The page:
Even in the cheapest areas of the world, doing things cost money. And while you can certainly maintain that $10 budget for a while, I would imagine you’d actually want to do something at some point or another.

Read 12 Reasons Why Southeast Asia is the Best Place in the World for Backpackers, find out 8 Ways to Travel for Free on Your RTW Trip, read How to Travel Around the World for $40 Per Day

Comfort is not a bad thing.

The travelers who like to brag about how little they spend are also the ones who like to say things like, “I don’t need comfort when I’m on the road, bro. I like to get back to the roots of man and keep it simple.”

Hey, I’m all for keeping it simple. I’ve embraced my inner hippie many a time while on the road. There’s nothing wrong with sleeping in a dorm bed, camping in order to get closer to nature and save a few bucks in the meantime, or cooking your own food in order to save money for something else. Comfort is all a matter of personal preference, and we all have our levels of comfort we prefer.

If you can stay in a room in Southeast Asia with no windows, a tiny fan, and a pet rat, more power to you. But it doesn’t make your experience more authentic than mine.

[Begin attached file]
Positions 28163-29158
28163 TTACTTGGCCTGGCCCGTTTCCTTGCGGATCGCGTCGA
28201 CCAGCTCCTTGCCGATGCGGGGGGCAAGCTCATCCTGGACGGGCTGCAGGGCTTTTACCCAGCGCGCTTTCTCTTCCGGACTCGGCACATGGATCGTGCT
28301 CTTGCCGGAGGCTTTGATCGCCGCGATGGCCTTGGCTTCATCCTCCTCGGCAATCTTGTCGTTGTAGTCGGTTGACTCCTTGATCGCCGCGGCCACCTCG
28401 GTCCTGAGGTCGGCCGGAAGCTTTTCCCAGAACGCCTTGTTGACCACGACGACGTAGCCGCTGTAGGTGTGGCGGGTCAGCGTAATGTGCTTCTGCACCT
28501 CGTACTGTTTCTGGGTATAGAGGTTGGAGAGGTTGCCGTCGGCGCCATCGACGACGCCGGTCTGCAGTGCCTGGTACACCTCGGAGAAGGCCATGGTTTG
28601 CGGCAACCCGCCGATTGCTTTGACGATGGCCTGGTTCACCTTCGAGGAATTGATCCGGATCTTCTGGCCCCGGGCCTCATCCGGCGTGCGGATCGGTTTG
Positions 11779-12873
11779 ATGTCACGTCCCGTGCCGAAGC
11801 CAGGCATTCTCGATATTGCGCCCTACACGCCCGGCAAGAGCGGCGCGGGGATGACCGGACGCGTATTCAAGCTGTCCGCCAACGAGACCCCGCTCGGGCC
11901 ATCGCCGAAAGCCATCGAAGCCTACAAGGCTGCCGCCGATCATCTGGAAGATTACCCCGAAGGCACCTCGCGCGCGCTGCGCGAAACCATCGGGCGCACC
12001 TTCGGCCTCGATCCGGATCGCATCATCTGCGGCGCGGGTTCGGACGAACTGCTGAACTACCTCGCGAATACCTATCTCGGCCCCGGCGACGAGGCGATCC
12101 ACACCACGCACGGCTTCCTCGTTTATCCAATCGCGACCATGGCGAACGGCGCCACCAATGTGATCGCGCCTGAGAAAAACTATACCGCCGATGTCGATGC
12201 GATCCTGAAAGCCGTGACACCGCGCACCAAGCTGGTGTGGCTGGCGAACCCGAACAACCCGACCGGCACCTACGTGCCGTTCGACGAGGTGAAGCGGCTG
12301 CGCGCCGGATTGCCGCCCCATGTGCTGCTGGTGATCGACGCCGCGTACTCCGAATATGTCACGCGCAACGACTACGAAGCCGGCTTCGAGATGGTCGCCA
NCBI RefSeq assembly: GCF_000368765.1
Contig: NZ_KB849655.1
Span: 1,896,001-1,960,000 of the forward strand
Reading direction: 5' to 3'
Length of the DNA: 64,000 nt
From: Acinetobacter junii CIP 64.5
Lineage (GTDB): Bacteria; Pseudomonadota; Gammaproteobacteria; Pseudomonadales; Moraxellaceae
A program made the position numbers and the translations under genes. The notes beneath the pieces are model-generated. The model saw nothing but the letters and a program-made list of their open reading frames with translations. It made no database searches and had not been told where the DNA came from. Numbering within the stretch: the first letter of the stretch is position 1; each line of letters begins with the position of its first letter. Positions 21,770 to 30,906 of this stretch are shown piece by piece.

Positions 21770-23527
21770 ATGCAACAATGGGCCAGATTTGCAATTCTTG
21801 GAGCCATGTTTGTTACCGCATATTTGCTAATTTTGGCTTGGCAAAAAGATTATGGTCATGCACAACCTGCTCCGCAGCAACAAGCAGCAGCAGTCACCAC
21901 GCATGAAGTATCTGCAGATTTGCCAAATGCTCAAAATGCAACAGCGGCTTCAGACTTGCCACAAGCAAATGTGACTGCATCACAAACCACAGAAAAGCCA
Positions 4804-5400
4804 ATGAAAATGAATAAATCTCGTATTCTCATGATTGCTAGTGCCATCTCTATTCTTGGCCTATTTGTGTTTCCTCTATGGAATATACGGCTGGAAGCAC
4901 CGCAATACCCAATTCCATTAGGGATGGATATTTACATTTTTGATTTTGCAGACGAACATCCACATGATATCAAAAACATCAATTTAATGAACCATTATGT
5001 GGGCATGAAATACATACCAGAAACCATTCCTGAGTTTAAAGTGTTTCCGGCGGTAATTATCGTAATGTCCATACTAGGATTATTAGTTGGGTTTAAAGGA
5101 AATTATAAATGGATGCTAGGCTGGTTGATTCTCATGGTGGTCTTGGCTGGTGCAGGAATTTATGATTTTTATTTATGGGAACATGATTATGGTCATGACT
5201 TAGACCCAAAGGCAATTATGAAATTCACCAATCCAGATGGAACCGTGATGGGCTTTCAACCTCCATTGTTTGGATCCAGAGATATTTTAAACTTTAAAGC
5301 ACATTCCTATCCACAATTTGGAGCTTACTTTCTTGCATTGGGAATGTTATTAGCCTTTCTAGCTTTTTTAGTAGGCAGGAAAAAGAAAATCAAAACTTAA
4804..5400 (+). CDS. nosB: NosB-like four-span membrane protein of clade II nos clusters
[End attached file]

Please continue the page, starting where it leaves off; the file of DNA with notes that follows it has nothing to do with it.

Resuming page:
Usually our ability to deal with uncomfortable situations declines with age. When I was 20, I had no problem sleeping on the ground or having questionable cleanliness in the shower that’s supposed to be helping me get clean. Back then I was following Phish around the country, sleeping in rest areas, and showering in those rest area sinks. But now that I’m in my 30’s, I tend to like a bit more comfort, and I’m sure as hell not going to apologize for that.

The thing that irks me are the travelers who act like they’re better than me because I want air conditioning in April in India. I’ve stayed in non-air conditioned rooms while it’s hot as hell more times than I wish, and there’s nothing cool about having to take ice cold showers every hour just to temporarily stop sweating. In fact, it sucks. If you can stay in a room in Southeast Asia with no windows, a tiny fan, and a pet rat, more power to you. But it doesn’t make your experience more authentic than mine.

>>Read Five of the Worlds Most Expensive Countries and How to Visit Them on the Cheap

Saving for a trip is hard work. Don’t you want that hard work to pay off?